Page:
Cubic Zirconia and Swarovski Zirconia®

Cubic zirconia has a very bad reputation which is not very well justified in my opinion. Zirconia is a high quality, reasonably durable (harder than natural Topaz and most other natural gems, only except diamond, moissanite, ruby and sapphire), and optically clear synthetic crystalline substance. It is a man-made material first created in 1970s which does not exist in nature. Because of its great similarities to diamonds, zirconia is often used as an affordable diamond substitute.

Swarovski Zirconia® is the most diamond like zirconia on the market – an excellent diamond imitation for use in jewellery. Not everyone knows, but zirconia has different quality grades with A being the lowest and AAAAAA the highest. Lower quality stones are to blame for bad zirconia reputation, however, mined diamonds and zirconia share a great number of optical similarities and are very difficult to distinguish from one another visually when zirconia is of the highest grades. The very high refractive index and perfect cut of 6A Swarovski Zirconia® imitate the brilliance and fire of the purest diamonds perfectly. The Pure Brilliance cut is the main reason why Swarovski Zirconia® looks so much like diamonds. By strictly adhering to the exacting standards for grading diamond cut quality from the Gemological Institute of America (GIA), the world’s foremost authority on diamonds, the company was able to develop a cut that equals the Tolkowsky diamond – the most brilliant diamond cut that reveals Hearts and Arrows optical effect. This makes the Pure Brilliance Swarovski Zirconia® the most diamond-like zirconia that is available on the market today.

Yes, zirconia will not last a lifetime and this is the main drawback but it can last for a decade if looked after properly. Swarovski Zirconia® gems look just as stunning as natural diamonds and for as little as they cost they will impress the owner and others with their brilliance and beauty. Because they do last for a decade, it makes sense to still set them in solid 14K gold to make them look even more like real diamonds, they can be later replaced by a new zirconia or by other gems. However, with moissanites becoming more affordable, quite understandably, more people give preference to moissanites over zirconia.

Lab Diamonds which are not Diamonds

You will notice that a new term 'lab diamond' is emerging if you try to shop for diamond or moissanite jewellery on the internet. There is plenty of such jewellery offered by a variety of jewellery shops, including international jewellery brands and selling platforms such as Etsy, eBay, Amazon, or the like. This term is in fact, probably the most confusing term in the entire jewellery industry. It's very interesting how widely it is used and how it can create confusion in the customers' perception of genuine lab-grown diamonds. By 'lab diamonds' sellers mean cubic zirconia or similar man-made diamond simulants (e.g. Amorphous Diamond Asha®) which do not exist in nature and do not share any similarities with diamonds except their appearance. Because the words 'cubic zirconia' and 'diamond simulant' are not appealing to customers, these terms are typically avoided and more appealing 'lab diamond' is used instead. However, this wide-spread use of the term 'lab diamond' referring to cheap simulants is not doing much good in advertising genuine lab-grown diamonds. It makes it look like lab-grown diamonds do not even exist or if they do, they are not real diamonds, or that it's dangerous to buy them because how would you know if it's a real lab-grown diamond or a simulant called "lab diamond"? In fact, a trustworthy retailer should explain things more clearly, otherwise, a simple gem certificate, a reliable diamond tester, or a local jeweller can easily tell which one is which. It's not as confusing as it may look like, after all.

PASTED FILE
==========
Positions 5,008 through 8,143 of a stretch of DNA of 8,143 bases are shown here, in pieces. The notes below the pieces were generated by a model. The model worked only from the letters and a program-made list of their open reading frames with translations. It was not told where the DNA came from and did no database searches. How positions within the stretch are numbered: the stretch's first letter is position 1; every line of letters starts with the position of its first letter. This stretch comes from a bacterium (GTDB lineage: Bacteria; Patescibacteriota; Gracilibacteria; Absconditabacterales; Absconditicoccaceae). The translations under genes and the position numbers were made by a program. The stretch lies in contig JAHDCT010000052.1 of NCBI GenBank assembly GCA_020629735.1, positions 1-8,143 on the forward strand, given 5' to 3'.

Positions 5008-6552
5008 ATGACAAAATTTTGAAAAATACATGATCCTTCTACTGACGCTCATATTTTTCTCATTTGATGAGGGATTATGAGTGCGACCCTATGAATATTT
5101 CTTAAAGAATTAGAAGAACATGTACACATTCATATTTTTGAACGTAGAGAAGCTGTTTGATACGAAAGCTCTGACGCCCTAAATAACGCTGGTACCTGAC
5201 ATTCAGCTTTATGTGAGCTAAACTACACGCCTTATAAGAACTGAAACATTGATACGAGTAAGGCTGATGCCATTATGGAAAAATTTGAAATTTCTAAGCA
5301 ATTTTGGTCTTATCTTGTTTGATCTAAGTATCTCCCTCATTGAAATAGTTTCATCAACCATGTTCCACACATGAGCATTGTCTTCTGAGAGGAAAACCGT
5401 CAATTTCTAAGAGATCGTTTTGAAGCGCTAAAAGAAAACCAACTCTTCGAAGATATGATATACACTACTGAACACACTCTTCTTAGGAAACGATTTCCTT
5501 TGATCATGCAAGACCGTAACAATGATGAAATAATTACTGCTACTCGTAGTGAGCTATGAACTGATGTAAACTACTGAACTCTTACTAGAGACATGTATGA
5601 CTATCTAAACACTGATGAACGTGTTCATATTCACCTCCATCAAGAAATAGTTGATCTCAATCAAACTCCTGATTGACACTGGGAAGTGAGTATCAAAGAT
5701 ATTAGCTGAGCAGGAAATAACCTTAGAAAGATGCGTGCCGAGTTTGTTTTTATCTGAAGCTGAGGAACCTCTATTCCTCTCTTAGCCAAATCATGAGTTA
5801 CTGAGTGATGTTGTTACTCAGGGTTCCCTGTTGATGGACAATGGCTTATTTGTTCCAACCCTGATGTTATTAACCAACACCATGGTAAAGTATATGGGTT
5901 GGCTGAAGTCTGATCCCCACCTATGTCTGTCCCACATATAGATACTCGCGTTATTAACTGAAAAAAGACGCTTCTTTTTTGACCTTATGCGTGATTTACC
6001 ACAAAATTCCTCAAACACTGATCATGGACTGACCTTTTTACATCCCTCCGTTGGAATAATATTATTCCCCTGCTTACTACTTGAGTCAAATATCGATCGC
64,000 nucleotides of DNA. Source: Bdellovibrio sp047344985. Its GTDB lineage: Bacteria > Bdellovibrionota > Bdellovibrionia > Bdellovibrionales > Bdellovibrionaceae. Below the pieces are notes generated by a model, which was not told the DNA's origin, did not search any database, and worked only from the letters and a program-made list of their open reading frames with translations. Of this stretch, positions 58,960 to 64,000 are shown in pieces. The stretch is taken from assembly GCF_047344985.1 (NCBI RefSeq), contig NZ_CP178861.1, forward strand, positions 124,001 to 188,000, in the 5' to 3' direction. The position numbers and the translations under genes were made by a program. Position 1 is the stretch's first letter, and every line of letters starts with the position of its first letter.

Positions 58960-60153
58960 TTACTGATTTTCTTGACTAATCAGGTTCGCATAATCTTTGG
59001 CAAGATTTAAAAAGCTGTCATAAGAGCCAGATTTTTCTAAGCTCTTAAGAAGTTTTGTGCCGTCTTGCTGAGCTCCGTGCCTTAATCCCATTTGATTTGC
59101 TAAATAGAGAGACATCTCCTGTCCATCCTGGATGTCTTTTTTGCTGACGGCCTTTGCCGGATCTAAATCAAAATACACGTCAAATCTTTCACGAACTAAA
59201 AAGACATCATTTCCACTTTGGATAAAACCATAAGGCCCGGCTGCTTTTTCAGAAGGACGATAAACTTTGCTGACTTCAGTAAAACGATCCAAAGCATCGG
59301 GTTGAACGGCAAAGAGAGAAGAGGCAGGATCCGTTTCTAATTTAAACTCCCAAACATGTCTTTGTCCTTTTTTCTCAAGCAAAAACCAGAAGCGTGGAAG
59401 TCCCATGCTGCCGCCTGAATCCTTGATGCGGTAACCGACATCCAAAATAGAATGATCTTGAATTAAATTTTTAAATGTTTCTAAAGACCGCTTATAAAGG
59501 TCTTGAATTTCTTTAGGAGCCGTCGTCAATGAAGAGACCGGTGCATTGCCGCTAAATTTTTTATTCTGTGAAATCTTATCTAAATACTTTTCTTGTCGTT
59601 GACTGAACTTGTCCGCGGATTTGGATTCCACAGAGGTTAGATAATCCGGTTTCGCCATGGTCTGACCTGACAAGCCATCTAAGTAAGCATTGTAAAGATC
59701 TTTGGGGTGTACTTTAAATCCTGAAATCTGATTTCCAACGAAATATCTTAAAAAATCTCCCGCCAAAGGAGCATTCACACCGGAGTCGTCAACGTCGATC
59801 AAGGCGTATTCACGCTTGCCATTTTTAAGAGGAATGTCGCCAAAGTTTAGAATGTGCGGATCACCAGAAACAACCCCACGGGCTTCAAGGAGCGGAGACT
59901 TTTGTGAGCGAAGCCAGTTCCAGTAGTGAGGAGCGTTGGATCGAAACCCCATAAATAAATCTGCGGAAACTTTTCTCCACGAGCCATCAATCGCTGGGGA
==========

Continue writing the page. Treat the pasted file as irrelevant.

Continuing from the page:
Amorphous Diamond Asha®

An amorphous diamond is another type of a simulated diamond. It is composed of a multitude of tiny diamond crystals all aligned together. These microscopic diamond crystals are infused into the crystal through the Amorphous Diamond Treatment (ADT) process to give the crystal an upper layer that is both simulant and man-made diamond (SP3 carbon bonds, the same carbon bonds as a diamond). To better describe how the "hybrid" stone is completed, it is called "Diamond Infused", as atomic force microscope analysis shows that the microscopic diamond crystals literally penetrate into the upper layers of the crystal.